5 Do you find the show to be a convincing portrayal of college life?

6 Given that you have only perhaps seen this episode, venture some thoughts on why this show was cancelled after only one season.

Monday, April 25, 2005

Real Life Van Wilder?

He lives at UW Whitewater...thanks to Kate Van Oosten for the link.

Saturday, April 23, 2005

You know you are at a Moo when...

...the mall at the center of campus is regularly populated by: cars with their hoods open and tractor trailers with TOYOTA written on the side, or screaming fundamentalist "preachers" or both....

...the mall at the center of campus has a five hour religious service complete with Christian rock bands...

Thursday, April 21, 2005

Pixie and Rachel Posted by Hello

Wednesday, April 20, 2005

Pixie, 1991-2005

Our dog lost her battle with lymphatic cancer today. She was a big part of our family. What has helped me in the past, and may help others, is the chapter "Breaking the Bond" from my dear colleague and collaborator, Alan Beck, and Aaron Katcher's book, Between Pets and People. I would be happy to send the PDF of this chapter to anyone who might find it of help with their own animals.

Tuesday, April 19, 2005

Mark Edmundson on Today's Humanities Graduate Students

I think this is spot on, an insightful comment about many of today's graduate students in the humanities; from Mark Edmundson's Why Read?, pp. 123-124:

I can't stress enough how despondent graduate students in the humanities often are at this point. They're some of the most admirable people to be found in their generation. With their prestigious undergraduate degrees, their splendid grades and board scores, they could go on to big-money careers in business and law. But they refuse. They want to study something that they're passionate about. Yet over time, almost all of them see that to thrive in the profession, they must make themselves marketable, and that often means betraying themselves. It means picking a subject that fits into the current conformity. It means spending years writing things that, on some deep level, they do not believe to be true. The exertion involved in having to get up every day, repair to one's word processor, and set to work defying one's nature in the interest of future employment, is not conducive to the psyche's health, or to the body's, either. These impressively gifted young men and women deserve better.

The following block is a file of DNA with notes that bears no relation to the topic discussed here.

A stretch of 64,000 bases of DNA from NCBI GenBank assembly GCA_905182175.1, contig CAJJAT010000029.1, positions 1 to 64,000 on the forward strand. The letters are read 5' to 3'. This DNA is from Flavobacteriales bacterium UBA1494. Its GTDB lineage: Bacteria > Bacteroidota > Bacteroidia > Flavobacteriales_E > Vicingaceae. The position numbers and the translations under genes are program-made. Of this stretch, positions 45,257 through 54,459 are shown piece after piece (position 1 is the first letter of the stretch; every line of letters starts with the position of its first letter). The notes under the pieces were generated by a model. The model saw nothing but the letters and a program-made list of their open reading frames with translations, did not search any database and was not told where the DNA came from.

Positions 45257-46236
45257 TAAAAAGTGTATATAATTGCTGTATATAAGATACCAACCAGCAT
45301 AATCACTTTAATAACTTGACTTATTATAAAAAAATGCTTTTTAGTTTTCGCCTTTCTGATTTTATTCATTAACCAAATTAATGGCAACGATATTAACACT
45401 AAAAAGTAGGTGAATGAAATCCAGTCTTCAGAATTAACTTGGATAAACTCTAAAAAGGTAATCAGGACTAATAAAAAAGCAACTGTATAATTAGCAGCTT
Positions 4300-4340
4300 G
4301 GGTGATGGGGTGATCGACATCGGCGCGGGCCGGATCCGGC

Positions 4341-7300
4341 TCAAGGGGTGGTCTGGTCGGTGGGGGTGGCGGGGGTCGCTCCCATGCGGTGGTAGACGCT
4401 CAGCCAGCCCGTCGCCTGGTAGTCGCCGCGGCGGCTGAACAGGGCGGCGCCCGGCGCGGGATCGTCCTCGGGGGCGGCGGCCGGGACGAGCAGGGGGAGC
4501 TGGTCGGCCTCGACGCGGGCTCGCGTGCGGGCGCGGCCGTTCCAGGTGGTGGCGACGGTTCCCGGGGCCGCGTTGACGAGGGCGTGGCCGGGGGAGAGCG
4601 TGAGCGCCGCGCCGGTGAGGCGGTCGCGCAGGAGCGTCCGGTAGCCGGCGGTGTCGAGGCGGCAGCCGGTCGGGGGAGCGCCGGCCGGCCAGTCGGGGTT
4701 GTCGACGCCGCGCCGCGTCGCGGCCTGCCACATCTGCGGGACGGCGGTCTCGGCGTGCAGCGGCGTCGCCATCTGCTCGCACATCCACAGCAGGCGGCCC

Handout: Oleanna

Film: Oleanna (1994)

Set at a New England college, starring William H. Macy as the college professor, John, and Debra Eisenstadt as his student, Carol. The play and screenplay are by David Mamet.

Q: Why is the title Oleanna?
A: Taken from this review ((

As titles go, this one is rather obscure. Oleanna refers to a folk story about how a man (named Ole) and his wife (Anna) bought acres of swampland then sold it as farmland to those who were willing to invest their lives' savings. Once the money had been collected, the pair vanished and the buyers were left with worthless property. This became known as the "Oleanna swindle." For Mamet, higher education may be today's "Oleanna swindle."

Questions to Consider…think of your own to discuss too!

1 Comment upon the setting of the film, given what we have already discussed in this class.

2 How do the characters change in the course of the film?

3 Which, if either, character do you find most sympathetic?

4 How would you have conducted yourself if you had been in Carol’s position? In John’s position?

5 Why does John consider higher education a “ritual” and a “fashionable necessity”? Why does he query whether higher education is an “unassailable good”?

6 Are Carol’s complaints warranted?

7 Comment upon the following issues in relation to the film: The tenure system; Academic freedom; The power and prerogative of professors; Student rights; Political correctness.

Monday, April 18, 2005

My building, Beering Hall. Posted by Hello

zzzzzzzzzzz Posted by Hello

When a Tear Down is Cheaper...

University Hall...destined for rubble? Posted by Hello